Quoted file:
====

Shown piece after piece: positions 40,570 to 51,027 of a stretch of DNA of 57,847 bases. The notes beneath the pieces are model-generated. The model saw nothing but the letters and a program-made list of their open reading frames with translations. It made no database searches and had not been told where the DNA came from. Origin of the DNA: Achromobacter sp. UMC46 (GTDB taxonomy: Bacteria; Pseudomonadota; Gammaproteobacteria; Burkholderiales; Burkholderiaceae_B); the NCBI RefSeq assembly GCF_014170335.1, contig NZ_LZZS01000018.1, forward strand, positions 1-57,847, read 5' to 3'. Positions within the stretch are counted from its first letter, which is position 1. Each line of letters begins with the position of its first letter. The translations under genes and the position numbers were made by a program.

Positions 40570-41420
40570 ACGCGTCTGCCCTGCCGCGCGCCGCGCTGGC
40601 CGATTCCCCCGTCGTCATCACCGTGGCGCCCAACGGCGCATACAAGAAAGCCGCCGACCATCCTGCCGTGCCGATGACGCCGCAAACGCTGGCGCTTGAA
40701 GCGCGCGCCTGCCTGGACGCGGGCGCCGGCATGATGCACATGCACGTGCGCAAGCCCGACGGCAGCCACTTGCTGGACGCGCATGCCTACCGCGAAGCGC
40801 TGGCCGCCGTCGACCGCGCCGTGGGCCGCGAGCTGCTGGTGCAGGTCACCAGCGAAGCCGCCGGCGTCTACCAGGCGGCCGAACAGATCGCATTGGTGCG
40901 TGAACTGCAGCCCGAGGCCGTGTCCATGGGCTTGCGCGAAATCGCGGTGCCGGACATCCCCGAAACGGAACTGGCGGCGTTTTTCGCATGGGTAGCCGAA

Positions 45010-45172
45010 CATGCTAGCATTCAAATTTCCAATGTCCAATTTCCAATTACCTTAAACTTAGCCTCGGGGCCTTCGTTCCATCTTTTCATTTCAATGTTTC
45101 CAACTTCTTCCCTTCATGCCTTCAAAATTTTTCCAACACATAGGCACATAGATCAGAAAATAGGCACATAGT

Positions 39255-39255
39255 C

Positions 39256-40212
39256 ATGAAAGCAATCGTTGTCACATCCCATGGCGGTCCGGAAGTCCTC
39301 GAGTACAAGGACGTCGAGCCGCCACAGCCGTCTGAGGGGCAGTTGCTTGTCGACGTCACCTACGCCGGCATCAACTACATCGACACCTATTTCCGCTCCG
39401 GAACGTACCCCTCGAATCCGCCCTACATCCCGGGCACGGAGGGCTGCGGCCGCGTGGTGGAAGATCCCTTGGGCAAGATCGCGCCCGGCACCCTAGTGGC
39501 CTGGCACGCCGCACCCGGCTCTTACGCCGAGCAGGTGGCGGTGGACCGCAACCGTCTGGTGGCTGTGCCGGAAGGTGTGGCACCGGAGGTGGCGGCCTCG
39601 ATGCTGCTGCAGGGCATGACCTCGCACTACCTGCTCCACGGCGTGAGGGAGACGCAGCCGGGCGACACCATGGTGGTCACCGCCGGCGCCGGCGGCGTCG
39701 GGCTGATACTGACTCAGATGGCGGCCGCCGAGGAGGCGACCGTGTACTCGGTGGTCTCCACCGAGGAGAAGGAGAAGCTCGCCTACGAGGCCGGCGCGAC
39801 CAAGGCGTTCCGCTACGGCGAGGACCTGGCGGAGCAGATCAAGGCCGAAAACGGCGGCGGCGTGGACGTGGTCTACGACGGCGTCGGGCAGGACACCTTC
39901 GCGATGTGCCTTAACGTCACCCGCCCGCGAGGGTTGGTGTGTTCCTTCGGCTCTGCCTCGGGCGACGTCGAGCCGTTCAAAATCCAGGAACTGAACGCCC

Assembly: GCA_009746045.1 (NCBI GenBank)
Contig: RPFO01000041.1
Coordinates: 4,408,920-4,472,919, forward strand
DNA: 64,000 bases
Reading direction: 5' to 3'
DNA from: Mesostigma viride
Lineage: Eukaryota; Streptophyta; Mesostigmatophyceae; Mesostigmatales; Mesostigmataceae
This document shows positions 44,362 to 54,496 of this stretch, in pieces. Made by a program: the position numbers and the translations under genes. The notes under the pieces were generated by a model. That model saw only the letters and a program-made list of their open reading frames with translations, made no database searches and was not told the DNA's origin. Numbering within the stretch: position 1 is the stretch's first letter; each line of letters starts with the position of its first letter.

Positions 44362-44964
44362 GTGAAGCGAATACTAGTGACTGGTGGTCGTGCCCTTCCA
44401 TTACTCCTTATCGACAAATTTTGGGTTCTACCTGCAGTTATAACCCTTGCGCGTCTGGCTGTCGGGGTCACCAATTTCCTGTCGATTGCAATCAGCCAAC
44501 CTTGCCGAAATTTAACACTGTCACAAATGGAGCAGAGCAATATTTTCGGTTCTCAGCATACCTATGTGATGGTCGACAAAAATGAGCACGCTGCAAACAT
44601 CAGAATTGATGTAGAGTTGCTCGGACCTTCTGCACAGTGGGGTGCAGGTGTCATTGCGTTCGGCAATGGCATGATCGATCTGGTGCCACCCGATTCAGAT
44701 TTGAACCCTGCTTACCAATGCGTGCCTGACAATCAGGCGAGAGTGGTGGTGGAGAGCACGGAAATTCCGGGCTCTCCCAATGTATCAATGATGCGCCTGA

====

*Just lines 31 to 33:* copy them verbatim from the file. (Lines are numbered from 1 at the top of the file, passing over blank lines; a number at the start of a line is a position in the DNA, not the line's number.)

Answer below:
44362 GTGAAGCGAATACTAGTGACTGGTGGTCGTGCCCTTCCA
44401 TTACTCCTTATCGACAAATTTTGGGTTCTACCTGCAGTTATAACCCTTGCGCGTCTGGCTGTCGGGGTCACCAATTTCCTGTCGATTGCAATCAGCCAAC
44501 CTTGCCGAAATTTAACACTGTCACAAATGGAGCAGAGCAATATTTTCGGTTCTCAGCATACCTATGTGATGGTCGACAAAAATGAGCACGCTGCAAACAT